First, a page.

Article: Fewer employees in Asia have men bosses: Report


Fewer employees in Asia have men bosses: Report

A recent report shows that the challenge of ensuring diversity & inclusiveness in the Asian workforce has only just begun to be taken seriously and there is a long way to go.
Fewer employees in Asia have men bosses: Report

Despite an increase in the number of women line managers in major employment markets across Asia, organizations have a lot of ground to cover in order to make their workforce truly diverse and inclusive. This and many other insightful findings are a part of the 2018 Hays Asia Diversity & Inclusion report.  

More than 900 professionals from Mainland China, Hong Kong, Japan, Singapore and Malaysia were surveyed regarding how diverse and inclusive their organizations are.

Increasing women managers across Asia

  • 58 percent of the respondents who participated in the survey reported directly to men line managers, a figure which has consistently been over 60 percent for the last two years.

  • While Malaysia recorded the highest number of employees reporting to a female line manager at 46 percent, Japan had the lowest at 28 percent.

  • For the survey participants, improved company culture, leadership and greater innovation are the top three benefits of diversity. 

Access to equal opportunities

  • Less than one in three of the respondents believed that employees with equal talent have similar access to career opportunities, regardless of age, disability, ethnicity, gender, family status, marital status, race, religion or sexual orientation.

  • 39 percent of the respondents from Hong Kong believed that career opportunities were available equally to all – the highest amongst all.

  • More than half of the respondents admitted to experiencing discrimination at some stage in their career. The highest was in Singapore at 62 percent, followed by Hong Kong at 55 percent, Malaysia at 50 percent, and Japan and Mainland China at 49 percent each.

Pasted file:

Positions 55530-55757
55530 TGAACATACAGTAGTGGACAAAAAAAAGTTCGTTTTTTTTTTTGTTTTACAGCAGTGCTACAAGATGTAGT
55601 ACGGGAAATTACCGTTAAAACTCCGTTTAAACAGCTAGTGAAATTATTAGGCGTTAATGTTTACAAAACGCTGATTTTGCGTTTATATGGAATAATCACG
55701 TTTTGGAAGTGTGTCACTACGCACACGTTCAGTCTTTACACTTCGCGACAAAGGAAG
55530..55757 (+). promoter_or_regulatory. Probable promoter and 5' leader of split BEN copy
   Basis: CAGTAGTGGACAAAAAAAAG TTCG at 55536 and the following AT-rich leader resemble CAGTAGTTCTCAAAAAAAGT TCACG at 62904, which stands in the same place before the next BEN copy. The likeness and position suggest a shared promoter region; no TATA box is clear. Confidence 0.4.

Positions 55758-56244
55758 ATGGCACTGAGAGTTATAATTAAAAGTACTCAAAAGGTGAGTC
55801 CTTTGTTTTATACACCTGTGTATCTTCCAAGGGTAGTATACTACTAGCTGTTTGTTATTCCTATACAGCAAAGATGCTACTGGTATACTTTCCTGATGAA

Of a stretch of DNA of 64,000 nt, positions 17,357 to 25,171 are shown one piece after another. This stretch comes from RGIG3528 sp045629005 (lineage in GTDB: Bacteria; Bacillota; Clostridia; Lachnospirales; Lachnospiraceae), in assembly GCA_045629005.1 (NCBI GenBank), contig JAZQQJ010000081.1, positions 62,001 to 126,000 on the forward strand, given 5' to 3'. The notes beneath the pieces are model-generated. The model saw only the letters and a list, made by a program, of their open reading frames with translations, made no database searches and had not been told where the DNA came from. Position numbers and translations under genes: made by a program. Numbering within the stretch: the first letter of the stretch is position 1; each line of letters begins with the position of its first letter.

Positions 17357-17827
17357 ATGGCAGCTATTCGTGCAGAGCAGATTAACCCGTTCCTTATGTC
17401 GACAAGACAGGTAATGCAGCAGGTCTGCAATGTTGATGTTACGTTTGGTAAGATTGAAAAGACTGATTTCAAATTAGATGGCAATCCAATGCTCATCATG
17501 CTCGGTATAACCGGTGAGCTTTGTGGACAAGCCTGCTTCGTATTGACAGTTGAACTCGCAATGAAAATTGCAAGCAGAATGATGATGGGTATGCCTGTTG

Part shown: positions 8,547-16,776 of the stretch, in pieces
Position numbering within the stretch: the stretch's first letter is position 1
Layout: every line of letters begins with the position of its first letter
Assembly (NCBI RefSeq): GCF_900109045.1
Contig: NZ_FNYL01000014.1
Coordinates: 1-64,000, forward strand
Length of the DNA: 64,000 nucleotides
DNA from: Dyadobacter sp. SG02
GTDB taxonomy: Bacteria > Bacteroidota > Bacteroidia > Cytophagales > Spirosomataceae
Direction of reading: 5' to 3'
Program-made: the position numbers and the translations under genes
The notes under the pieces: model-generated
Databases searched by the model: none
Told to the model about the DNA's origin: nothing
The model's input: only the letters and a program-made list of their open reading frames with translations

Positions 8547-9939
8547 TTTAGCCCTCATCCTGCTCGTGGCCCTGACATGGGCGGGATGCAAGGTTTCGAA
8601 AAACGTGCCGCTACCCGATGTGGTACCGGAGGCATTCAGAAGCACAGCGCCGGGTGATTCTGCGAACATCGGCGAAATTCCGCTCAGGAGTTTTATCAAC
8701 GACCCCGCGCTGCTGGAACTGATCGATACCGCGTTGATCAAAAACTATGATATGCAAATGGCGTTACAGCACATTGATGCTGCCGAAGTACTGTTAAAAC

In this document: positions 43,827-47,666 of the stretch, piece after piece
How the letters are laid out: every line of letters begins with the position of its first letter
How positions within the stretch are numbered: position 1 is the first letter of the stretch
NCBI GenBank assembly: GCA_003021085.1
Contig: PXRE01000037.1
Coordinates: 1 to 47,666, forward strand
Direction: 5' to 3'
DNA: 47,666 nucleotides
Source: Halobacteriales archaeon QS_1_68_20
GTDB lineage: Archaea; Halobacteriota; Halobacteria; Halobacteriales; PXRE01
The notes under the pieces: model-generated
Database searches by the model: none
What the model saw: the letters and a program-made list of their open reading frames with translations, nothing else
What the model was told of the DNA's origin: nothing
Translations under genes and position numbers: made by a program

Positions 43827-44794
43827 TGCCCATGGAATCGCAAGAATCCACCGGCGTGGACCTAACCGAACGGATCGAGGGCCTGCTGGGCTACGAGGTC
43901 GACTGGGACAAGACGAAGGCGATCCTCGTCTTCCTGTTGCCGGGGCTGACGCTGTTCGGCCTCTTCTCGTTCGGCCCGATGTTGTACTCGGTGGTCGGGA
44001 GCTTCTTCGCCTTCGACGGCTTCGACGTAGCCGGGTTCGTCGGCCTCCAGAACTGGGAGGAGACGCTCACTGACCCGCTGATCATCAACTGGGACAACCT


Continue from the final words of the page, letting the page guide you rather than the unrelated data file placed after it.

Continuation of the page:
• About 63 percent of the respondents think that leaders prefer people who look, think, or behave like themselves.

Support for diversity and inclusion

  • 42 percent of the respondents think that their current leaders are role models for diversity.

  • While nearly two-thirds of the respondents reported that their company has set individual diversity targets for senior and line managers, only 9 percent stated that the said targets are actively worked towards.

  • Just about 17 percent of all the respondents said that their organization always supports diversity events, whereas another 20 percent stated that such events are ‘often’ supported.

The more actively an organization supports diversity in the workplace, it is more likely to enhance the employer’s perception in the eyes of future employees and job seekers, said Simon Lance, Managing Director of Hays Greater China.

“Our research shows employers need to do more to check unconscious bias when recruiting and promoting,” Lance said. “Equal pay also needs active support to ensure employees and candidates alike have confidence that hard work and strong performance are the benchmarks for success.”

As a rule, organizations should strictly move away from the perception that employees need to be of the same gender or background as their managers, Lance added.

Even though organizations around the world prioritize to make their workforce more diverse and inclusive, the report shows that the there is still a long road ahead of us. In order to reap the benefits of a varied and inclusive workforce such as giving birth to an environment that motivates innovation and rewards creativity, employers are going to have to go beyond formulating D&I policies on paper and actually begin implementing them.

The fact that an overwhelming majority of the respondents felt that their professional career and progress could be adversely affected by factors like age, marital status, religion or sexual orientation is a worrying sign. While it is encouraging to see that the number of female line managers is growing, any sustainable action will have to be backed by a comprehensive people strategy that eliminates unconscious biases at each stage of the employee’s life-cycle.

Lance sums up the need for having a diverse workforce aptly, “The increasing complexity of most industries today means companies need a constant pipeline of new ideas and ways of doing things if they are to gain a competitive advantage. A diverse workforce is a key to ensuring a company can not only adapt to changing conditions but leverage that change to keep building on their success.

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Topics: Diversity, #GlobalPerspective

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